A statement by Efik Leadership Foundation and signed by its Chairman, Board of Trustees, Mr. Richard Duke, and Chairman, Good Governance Committee, Mr. Timothy Archibong Esu, said, “Our attention has been drawn to the attempt by certain elements in Cross River State to either rewrite the Nigerian Constitution or twist history in a rather ignominious manner to suit their whims over the appointment of the next Chief Judge of Cross River State.
“In accordance with established order, precedents and express rules of procedure, he is to be succeeded by Hon. Justice Akon Ikpeme who is next in order of seniority. Apparently, this does not go down well with those who think that the position should be “zoned” to the Northern Cross River and any amenable judge from the preferred “geopolitical zone” of Cross River State squeezed into office by all means, fair or foul, consequently bypassing Justice Akon Ikpeme… We believe the NJC will recommend the next most senior Judge of the State High Court as the new Chief Judge. This person happens to be Hon. Justice Akon Ikpeme. This is our stand on this matter of urgent public interest.”
The NBA Calabar branch has declared the purported inauguration of a new JSC as a nullity in a statement issued to newsmen in Calabar recently, signed by Paul Ebiala and Effiom Ayi, Chairman and Secretary respectively, at its emergency meeting held on October 29 and viewed the act “as a grave infraction of the provisions of Section 197(i)(c), 198,199(c) of the Constitution of the Federal Republic of Nigeria, 1999, (as amended) as well as Sections 2, 4, 5 of the Judicial Service Commission Law, Cap 12. Vol. 4 of the Laws of CRS, 2004.”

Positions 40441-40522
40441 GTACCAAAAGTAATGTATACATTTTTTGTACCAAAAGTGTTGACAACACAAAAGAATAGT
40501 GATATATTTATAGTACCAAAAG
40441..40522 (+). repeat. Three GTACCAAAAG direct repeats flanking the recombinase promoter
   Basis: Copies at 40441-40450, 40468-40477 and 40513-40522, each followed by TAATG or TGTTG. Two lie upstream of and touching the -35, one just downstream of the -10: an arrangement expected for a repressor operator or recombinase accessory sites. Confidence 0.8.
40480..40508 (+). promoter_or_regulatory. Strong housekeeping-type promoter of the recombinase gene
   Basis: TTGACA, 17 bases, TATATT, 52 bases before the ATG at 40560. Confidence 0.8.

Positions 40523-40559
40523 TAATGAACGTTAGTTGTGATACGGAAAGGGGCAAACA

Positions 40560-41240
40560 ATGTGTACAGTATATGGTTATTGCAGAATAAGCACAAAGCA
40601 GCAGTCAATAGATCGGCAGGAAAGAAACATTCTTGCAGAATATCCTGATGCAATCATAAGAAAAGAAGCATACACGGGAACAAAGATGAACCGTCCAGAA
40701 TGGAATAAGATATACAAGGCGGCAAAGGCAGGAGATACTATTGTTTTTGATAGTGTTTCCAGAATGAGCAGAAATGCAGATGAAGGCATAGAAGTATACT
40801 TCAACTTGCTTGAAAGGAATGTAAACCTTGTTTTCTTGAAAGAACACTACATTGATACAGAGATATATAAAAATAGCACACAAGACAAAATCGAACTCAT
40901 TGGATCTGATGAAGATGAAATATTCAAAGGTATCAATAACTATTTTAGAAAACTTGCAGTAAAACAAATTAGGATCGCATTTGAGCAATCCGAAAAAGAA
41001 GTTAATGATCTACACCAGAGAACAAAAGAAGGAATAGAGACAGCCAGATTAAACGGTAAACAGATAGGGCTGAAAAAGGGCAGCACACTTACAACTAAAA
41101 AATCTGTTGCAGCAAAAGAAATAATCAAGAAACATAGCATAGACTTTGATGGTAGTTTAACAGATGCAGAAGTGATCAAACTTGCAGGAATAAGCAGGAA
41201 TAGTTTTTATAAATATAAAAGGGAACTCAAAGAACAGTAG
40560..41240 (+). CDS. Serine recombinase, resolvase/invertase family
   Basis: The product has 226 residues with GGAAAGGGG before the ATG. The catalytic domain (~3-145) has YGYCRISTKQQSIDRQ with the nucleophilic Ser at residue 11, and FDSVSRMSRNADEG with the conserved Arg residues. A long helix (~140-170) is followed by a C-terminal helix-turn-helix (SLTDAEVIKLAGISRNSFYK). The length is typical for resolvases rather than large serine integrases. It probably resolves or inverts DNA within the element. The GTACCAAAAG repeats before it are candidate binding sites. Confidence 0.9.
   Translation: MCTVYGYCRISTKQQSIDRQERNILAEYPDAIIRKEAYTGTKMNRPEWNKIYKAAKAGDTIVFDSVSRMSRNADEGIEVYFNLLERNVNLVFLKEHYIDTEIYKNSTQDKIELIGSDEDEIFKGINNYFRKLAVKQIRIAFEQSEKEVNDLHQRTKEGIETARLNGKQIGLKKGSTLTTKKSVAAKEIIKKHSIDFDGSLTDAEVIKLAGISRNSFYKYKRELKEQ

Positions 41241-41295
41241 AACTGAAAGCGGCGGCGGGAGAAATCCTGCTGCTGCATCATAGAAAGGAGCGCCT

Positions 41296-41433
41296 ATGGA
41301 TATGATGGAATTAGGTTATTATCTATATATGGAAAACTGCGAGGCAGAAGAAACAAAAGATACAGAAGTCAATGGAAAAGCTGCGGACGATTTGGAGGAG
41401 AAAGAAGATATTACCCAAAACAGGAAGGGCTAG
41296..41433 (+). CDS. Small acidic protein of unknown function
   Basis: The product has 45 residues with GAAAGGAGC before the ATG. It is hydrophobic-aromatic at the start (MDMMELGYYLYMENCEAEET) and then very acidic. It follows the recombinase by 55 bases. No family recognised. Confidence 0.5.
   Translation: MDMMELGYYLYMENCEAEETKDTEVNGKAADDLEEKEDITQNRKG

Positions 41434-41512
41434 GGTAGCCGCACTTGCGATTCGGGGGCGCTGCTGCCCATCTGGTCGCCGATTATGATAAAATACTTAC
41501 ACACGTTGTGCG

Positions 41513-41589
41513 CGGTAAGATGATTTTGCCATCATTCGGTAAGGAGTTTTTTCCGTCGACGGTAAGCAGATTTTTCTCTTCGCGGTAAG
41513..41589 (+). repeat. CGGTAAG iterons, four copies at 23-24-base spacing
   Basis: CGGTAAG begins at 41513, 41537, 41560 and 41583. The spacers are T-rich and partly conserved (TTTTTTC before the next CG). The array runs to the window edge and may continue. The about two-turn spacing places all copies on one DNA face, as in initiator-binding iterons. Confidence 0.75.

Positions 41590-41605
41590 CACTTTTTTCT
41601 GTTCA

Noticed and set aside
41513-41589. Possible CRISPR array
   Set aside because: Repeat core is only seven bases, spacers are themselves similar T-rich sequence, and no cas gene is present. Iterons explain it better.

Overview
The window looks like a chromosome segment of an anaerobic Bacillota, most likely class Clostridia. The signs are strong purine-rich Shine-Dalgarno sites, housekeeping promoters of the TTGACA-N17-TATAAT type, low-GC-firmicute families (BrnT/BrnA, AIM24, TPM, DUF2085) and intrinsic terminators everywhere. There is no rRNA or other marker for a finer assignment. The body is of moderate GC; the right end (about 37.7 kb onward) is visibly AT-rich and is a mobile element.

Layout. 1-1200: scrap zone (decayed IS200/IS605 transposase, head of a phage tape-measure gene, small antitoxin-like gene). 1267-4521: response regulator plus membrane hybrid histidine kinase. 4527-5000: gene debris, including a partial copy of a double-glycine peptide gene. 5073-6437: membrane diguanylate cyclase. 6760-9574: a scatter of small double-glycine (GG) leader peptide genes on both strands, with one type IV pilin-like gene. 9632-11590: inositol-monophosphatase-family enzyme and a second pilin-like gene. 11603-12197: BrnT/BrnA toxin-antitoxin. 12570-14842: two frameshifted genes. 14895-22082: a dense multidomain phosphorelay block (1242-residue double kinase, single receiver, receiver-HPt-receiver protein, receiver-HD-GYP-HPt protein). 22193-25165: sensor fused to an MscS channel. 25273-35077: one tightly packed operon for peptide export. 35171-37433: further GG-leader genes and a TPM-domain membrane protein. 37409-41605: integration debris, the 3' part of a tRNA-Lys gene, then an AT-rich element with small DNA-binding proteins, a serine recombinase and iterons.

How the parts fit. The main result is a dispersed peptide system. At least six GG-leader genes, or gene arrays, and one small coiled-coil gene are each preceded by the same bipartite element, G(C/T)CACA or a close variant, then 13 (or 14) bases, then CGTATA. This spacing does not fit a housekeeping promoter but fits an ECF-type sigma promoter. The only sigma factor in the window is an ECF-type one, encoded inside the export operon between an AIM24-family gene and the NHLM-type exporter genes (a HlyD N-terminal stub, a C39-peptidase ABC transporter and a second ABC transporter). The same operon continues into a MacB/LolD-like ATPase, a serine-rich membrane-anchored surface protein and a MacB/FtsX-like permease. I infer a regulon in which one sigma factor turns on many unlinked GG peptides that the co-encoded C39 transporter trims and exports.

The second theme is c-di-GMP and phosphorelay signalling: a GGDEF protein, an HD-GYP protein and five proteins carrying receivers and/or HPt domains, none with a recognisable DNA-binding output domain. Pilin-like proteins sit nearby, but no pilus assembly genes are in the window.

It was reported that NJC had recently condemned it in its entirety the practice of chief executives of states attempting to impose their preferred candidates for an appointment either as Judge or Chief Judge of a state. Director of Information, NJC, Mr. Soji Oye, said state governors should learn from the recent events of Taraba State, where the state governor attempted to circumvent the law and clear guidelines on the appointment of Chief Judge. Oye said Ayade is yet to see the wrath of NJC if found to be true that he plans to swear in Mr. Justice Maurice Eneji instead of the most senior judge, Justice Ikpeme.